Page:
As a graduate with a four-year Bachelor of Science Degree in Interior Design, my number one goal when graduating was to become a salaried designer. I knew that if I wanted to be fairly compensated for my work, I needed to know my self-worth without being entitled, and should be confident enough to negotiate my first paycheck. I was tired of working for a measly hourly wage (so I thought!) and I could not wait to enter adulthood with a consistent and steady income. I was in for a rude awakening.
With any type of legal matters, especially for an employer, there are ways to cut corners for fair compensation. It seemed that where hourly work could be cut to be held just under “full-time,” the opposite was true for salaried work. I was working my second full-time salaried position as a designer when I realized I was expected to get to work an hour early, and stay at least an hour past 5:00, the leaving time. This however was still not even the hours I was expected to work, as I would log 55-65 hour weeks, while compensation was a salary, based on 40 hours a week 8am-5am. That employer would explain that it was for my own benefit because of traffic, and that with this type of work, long hours are required to get the job done right. I do not disagree that long hours are sometimes necessary, and that doing it right, matters more than “the clock” sometimes. What I fundamentally disagree on, is that any employee should work for free! It’s basic business, employees should be compensated for working – That was always how the equation worked when I was being taught the merits of business, even in grade-school.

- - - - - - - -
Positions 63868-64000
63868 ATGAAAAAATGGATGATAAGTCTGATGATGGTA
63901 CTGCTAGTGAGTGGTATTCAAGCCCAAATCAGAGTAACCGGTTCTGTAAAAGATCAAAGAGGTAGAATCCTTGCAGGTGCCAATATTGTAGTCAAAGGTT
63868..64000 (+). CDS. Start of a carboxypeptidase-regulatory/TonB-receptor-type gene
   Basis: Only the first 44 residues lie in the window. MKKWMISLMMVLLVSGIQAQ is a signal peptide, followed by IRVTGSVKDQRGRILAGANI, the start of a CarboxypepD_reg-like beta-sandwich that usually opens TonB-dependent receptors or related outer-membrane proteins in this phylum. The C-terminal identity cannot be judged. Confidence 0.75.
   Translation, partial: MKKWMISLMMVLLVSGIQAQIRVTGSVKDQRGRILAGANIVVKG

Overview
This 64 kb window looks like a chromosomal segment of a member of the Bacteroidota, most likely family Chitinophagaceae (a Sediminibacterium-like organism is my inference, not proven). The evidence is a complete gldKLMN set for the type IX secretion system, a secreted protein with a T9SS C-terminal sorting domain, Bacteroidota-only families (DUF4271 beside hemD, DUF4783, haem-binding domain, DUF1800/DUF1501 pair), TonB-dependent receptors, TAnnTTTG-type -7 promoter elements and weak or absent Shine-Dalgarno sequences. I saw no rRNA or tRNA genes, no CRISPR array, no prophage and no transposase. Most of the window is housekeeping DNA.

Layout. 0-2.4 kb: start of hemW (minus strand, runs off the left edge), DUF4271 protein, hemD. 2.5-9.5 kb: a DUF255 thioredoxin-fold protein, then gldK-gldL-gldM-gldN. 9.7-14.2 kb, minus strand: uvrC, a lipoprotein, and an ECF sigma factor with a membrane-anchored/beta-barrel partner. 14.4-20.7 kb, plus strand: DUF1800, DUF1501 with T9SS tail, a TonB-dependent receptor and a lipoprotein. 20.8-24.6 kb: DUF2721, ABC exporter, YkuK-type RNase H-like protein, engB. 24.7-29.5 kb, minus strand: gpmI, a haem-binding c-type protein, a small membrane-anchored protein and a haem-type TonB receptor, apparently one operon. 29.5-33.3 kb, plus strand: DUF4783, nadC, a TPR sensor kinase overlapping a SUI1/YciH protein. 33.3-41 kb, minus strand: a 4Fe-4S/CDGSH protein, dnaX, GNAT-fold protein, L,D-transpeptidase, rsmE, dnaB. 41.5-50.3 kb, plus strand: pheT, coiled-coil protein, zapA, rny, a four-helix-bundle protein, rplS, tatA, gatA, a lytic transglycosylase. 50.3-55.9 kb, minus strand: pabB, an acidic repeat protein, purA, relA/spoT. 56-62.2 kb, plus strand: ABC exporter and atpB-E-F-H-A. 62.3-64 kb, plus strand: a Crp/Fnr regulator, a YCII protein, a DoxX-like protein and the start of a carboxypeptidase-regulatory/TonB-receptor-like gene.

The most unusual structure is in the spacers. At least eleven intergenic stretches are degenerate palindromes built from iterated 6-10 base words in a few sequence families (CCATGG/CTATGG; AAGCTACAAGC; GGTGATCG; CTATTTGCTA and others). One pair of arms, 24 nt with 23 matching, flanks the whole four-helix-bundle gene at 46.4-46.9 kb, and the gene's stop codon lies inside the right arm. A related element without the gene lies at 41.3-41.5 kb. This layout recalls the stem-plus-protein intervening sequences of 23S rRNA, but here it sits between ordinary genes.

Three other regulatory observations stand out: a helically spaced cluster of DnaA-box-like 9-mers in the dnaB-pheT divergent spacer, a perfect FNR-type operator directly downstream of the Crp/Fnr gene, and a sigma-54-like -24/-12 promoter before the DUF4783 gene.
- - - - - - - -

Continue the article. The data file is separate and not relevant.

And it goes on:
As I am on the verge of a new business venture, where I will certainly need full-time employees, my mind-set has not changed in the slightest. Even more so now, I believe that fair and transparent compensations of my employees is at the for-front of my business model. There are many ways to compensate an employee however, with bonuses, commissions, paid time-off, benefits like healthcare and 401(k) matching, and accolades and rewards. The list is much longer, but the fact remains, there is no reason a company should not do everything to compensate, inspire, and empower their employees to make the lives they want for themselves. I view my employees as the most important asset my business will have. I plan to protect those assets with fair compensation, payment for all working hours (even for salaried employees), in all the forms possible. Compensation has been described as two separate fields of balance between employee compensation, and balancing the businesses’ financial goals. I however, have the goal within my business to fairly compensate all employees, pay all bills, and manage all expenses, not to make loads of profit that sit in various accounts and funds to spend on making more profits and funds. So a balance is created by switching the goals of the business venture, to benefit the employees, (myself included!) which in turn, benefits the business as a whole.